Indonesia plans to complete a review of its investment regime by the middle of next year, aimed at granting greater foreign ownership in industries ranging from e-commerce to luxury retirement homes.
The Indonesia Investment Coordinating Board has asked ministries and international chambers of commerce to suggest revisions to its ‘negative investment list’, a lengthy document that regulates the extent of foreign ownership across the economy, said Azhar Lubis, deputy chairman for investment supervision at the agency. Films, along with other ‘creative industries’ and horticulture are being considered in a “far reaching review”, he said on Friday.
“We want things to be more open, this is the idea,” Lubis said in an interview at his office in central Jakarta. “This is from the president himself.”
The changes are part of efforts by President Joko Widodo to stimulate an economy growing at its slowest pace in six years. Foreign direct investment in July through September was unchanged from the previous quarter and down from a year earlier in dollar terms, data showed on Thursday.
Widodo, known as Jokowi, met a Danish delegation this week including A.P. Moeller-Maersk and Lego A/S, and is heading to the U.S. next week. He will meet with executives of U.S. companies including Google Inc., Apple Inc. and Microsoft Corp., and sign agreements in the energy and maritime sectors.
Significant areas of the Indonesian economy, including telecommunications and banking, are currently partially or wholly closed to foreign investors, either to protect local interests or because of domestic political sensitivities. Red tape, corruption and poor law enforcement are also deterrents to investors.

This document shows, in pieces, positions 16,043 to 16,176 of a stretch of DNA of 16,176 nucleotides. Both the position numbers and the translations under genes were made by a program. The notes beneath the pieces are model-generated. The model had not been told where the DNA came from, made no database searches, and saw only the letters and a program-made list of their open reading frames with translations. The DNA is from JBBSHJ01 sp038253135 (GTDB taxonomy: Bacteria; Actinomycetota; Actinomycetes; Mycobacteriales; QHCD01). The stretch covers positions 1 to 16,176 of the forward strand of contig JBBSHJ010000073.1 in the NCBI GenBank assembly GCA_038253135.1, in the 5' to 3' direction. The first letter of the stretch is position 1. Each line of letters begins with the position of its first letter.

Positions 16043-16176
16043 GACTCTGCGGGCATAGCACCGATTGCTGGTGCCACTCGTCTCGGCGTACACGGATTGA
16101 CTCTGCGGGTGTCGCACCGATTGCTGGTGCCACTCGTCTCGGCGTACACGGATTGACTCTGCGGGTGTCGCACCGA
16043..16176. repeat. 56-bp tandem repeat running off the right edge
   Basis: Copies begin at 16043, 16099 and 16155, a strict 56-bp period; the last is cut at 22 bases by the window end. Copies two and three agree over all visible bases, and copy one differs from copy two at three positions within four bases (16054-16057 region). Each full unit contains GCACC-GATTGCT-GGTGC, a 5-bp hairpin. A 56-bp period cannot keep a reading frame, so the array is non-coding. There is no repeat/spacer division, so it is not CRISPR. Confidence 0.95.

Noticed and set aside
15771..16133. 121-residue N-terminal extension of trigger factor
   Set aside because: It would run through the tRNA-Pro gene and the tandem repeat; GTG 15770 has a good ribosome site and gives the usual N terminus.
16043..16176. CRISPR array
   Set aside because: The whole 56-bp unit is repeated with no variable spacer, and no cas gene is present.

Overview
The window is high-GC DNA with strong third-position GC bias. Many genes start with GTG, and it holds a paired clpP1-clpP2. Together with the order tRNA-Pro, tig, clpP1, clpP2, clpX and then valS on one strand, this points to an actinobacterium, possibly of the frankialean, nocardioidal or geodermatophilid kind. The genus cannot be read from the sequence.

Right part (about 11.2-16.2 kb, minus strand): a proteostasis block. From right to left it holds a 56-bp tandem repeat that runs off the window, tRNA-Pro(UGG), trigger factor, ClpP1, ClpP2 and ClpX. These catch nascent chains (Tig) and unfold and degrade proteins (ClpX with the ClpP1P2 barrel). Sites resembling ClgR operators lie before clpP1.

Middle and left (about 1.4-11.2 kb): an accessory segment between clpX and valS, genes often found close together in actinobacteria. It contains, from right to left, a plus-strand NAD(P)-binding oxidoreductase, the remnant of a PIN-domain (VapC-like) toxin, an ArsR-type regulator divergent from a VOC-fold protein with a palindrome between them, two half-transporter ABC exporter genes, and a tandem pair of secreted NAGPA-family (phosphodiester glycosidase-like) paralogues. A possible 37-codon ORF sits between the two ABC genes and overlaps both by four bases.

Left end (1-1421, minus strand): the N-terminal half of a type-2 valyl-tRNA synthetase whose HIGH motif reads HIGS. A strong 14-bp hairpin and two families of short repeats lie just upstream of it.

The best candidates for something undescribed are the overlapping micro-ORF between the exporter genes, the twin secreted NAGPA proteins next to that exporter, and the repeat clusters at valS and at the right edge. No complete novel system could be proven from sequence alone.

Indonesia last changed the negative list in 2014, a process Lubis said took two years. The list can be changed by presidential decree, but liberalization of some industries will require a change in the law, a lengthier and more difficult process that’s complicated by Jokowi’s ruling coalition not having a majority in parliament.
“How far they could really materialize this depends on the cooperation between the different ministries, which will implement the changes,” said Shanti Shamdasani, president of ASEAN International Advocacy, an economic and trade consultancy.
Lubis said Japanese investors had expressed interest in building high-end retirement communities for foreigners, and this was currently difficult because of a lack of regulation. Foreign stakes in horticultural industries are currently limited to 30 percent by law, and Lubis said the government could table a bill in parliament next year to change this.
“We need more and better quality vegetables and fruits,” Lubis said. “For that, we need capital and technology, and that means collaboration between foreign and domestic players. If they only have 30 percent, how can they come? At least they need a simple majority.”